|Day's Range||7,795.7402 - 7,849.6685|
|52 Week Range||6,177.1899 - 7,933.3101|
Tencent Holdings Stock: What Could Keep Driving It? The good news for Tencent is that the domestic gaming revenue in China (FXI) has been projected at $42 billion by 2022, according to gamesindustry.biz. China contributes 25% of the global gaming industry revenue, followed by the United States.
Stocks traded sharply higher on Thursday on renewed hope that a resolution to a trade dispute with China could be on the horizon. Investors also cheered strong quarterly results from Walmart.
U.S. stocks tumbled Wednesday in a broad selloff led by the energy and materials sectors, as the Dow Jones Industrial Average and S&P 500 posted their fifth decline in the past six sessions. After mostly rising to start the month on the back of strong corporate-earnings reports, U.S. stocks have been pressured in recent sessions as investors worry that Turkey’s economic crisis could spread to other emerging markets. Some investors expect steady U.S. earnings and economic growth to continue supporting major indexes, but analysts say the market is starting to pay more attention to the challenges gripping other countries.
Disappointing Chinese data and a strong dollar are among the factors pressuring the industrial metal. Tom Essaye, founder of the Sevens Report, says copper's decline could also signal a volatility spike in risk assets like equities. Copper prices hit their lowest levels in 13 months on Wednesday and entered a bear market, potentially signaling an economic slowdown is happening around the world.
BAML (Bank of America Merrill Lynch) conducted a survey that polled 243 global investors with $735 billion in total assets under management from August 3 to 9.
Shares of retailers took a thrashing Wednesday with Macy's and Dillard's leading the rout, tumbling by 16 percent and 10.8 percent, respectively.
Macy's and J.C. Penney led a rout in retail shares Wednesday morning. Several retailers stocks fell by double digits in early morning trading as the Dow sank by more than 300 points. Shares of retailers took a thrashing Wednesday with Macy's M and J.C. Penney JCP leading the rout, tumbling by as much as 14.3 percent and 11 percent, respectively, in early morning trading.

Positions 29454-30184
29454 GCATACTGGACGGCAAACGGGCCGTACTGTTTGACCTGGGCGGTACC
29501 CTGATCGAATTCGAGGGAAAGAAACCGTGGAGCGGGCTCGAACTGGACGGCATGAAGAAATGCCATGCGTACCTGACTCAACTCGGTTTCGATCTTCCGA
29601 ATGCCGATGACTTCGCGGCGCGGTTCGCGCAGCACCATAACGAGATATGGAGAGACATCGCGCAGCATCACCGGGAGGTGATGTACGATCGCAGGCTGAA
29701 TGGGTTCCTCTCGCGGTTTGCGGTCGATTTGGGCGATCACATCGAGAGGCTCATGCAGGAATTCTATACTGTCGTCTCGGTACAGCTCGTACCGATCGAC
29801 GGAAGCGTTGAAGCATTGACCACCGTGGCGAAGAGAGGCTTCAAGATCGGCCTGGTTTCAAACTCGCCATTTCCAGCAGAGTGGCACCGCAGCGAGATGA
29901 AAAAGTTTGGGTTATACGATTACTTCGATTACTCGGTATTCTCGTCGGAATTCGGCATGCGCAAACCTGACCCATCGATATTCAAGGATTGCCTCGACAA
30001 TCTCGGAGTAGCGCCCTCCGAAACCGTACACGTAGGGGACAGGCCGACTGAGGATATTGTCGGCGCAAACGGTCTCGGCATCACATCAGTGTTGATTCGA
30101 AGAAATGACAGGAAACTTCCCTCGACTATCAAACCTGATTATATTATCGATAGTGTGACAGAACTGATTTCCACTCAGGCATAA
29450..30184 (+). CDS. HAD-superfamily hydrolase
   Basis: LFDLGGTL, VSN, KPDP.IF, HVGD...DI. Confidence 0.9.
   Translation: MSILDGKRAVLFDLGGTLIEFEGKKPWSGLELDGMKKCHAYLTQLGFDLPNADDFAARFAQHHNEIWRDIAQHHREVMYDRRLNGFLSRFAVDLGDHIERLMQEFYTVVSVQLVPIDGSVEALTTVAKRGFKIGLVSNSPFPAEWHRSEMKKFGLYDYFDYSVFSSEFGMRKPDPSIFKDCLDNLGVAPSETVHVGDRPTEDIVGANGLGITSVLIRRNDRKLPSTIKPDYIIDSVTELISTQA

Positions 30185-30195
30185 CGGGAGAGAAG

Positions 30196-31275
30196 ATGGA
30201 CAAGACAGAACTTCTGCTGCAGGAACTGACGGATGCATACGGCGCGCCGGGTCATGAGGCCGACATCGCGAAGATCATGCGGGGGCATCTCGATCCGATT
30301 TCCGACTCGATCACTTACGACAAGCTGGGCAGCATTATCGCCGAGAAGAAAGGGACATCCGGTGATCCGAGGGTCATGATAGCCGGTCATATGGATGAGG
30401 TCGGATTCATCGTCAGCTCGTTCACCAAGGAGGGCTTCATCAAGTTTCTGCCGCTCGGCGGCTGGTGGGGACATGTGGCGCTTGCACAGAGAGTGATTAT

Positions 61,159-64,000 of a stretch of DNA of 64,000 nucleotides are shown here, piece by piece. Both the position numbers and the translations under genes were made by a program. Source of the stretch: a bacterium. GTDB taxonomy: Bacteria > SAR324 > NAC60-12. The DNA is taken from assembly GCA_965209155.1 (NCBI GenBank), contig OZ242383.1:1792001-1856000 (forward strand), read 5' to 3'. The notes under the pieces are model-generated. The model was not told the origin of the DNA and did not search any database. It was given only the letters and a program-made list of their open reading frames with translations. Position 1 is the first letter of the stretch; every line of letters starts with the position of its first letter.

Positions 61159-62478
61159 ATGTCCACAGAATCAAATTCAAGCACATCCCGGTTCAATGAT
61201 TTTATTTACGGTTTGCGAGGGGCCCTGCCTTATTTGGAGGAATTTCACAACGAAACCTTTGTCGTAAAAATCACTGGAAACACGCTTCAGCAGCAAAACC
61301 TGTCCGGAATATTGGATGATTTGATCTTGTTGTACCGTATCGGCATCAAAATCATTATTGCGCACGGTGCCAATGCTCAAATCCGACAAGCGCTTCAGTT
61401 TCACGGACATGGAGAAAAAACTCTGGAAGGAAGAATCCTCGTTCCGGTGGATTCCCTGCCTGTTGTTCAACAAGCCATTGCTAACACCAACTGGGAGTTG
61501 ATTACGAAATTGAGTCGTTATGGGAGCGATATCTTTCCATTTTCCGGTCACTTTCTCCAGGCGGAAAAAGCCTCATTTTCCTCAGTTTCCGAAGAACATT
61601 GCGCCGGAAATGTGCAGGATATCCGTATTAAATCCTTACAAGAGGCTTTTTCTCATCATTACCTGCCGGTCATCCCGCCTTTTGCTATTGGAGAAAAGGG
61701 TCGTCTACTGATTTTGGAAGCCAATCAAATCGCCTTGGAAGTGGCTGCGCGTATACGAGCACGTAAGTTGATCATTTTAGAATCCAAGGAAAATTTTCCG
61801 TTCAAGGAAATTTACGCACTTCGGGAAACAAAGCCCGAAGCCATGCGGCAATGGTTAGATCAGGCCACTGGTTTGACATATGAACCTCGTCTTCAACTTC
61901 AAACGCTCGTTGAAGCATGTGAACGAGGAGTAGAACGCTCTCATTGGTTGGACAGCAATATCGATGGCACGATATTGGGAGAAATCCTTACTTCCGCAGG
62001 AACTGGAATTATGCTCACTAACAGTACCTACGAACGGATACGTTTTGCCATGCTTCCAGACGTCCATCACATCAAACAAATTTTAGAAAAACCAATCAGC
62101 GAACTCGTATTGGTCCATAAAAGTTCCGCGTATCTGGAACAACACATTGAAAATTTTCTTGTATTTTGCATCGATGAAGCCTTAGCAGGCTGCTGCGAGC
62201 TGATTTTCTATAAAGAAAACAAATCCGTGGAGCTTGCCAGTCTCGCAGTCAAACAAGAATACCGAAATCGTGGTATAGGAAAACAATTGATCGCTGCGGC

U.S. stocks fell on Wednesday as lingering concerns over Turkey's financial crisis weighed on investor sentiment. Declines in tech shares and banks also pressured the broader indexes.
U.S. stocks climbed Tuesday, halting four-session losing streaks for the Dow Jones Industrial Average and S&P 500, as concerns over the Turkish lira’s recent slide appeared to ease. The Dow industrials added 112.22 points, or 0.4%, to 25299.92, while the S&P 500 gained 18.03 points, or 0.6%, to 2839.96. Stocks have been under pressure in recent sessions, as investors worried that Turkey’s economic crisis could spread to other emerging markets.
Markets ended lower on Monday as Turkey???s financial crisis deepened denting investors??? confidence once again, leading to huge selloffs in financial stocks.
Geopolitical risks have been significant for equity investors this year. Toward the end of 2017, we saw some upward momentum in the equity markets. Metals and mining stocks such as Freeport-McMoRan (FCX) were among the biggest gainers in December 2017 as the bulls pitched the idea of synchronized global growth for 2018.
Want to know why the Dow Jones Industrial Average is doing what it's doing? 7:30 a.m. Turkey is so yesterday's news, or at least that's what the market would have you believe. S&P 500 futures have risen 0.4%e, while Dow Jones Industrial Average futures have gained 92 points, or 0.4%.
HP (HPQ) stock has returned 26% in the last 12 months, 4% in the last month, and 6.3% in the last three months. It rose 30% in 2016 and 46% in 2017. Since the start of 2018, it has risen 15.5%.
Asian markets closed mixed on Tuesday, with some major markets bouncing back after sliding in the last session. The Nikkei 225 led the advance as markets appeared to shrug off uncertainty linked to Turkey. Greater China markets lagged gains seen elsewhere in the region as investors digested data.
Stocks on Monday fell for a fourth straight day and will look to get a jumpstart from Home Depot and Tapestry, both reporting earnings before the market open on Tuesday.
Manic Monday. If you thought we left worries about Turkey behind last week, you’d be sorely mistaken. Stocks sold off across the board Monday, accelerating from early declines to end lower despite an attempt to rally this morning. •...highlight the market leading jump in Nielsen Holdings (NLSN). Stocks started the week on a downbeat note, and once again it’s Turkey’s fault.
Turkey will not fall. The lira strengthened momentarily, only to plunge again as President Recep Tayyip Erdogan alleged that the U.S.'s use of sanctions was a "stab in the back against Turkey." U.S. stocks continue to feel the pain. •...note Deutsche Bank's (DB) stock has been dinged, because of its Turkey exposure.
Want to know why the Dow Jones Industrial Average is doing what it's doing? After falling early, then rising throughout the morning, the market have turned lower once again, as Turkey continues to dominate the headlines. The S&P 500 has dipped 0.1% to 2831.45, while the Dow Jones Industrial Average has dropped 49.54 points, or 0.2%, to 25,263.60.
Yahoo Finance's LIVE market coverage and analysis of stocks and bonds begins each day at 11:30 a.m. ET.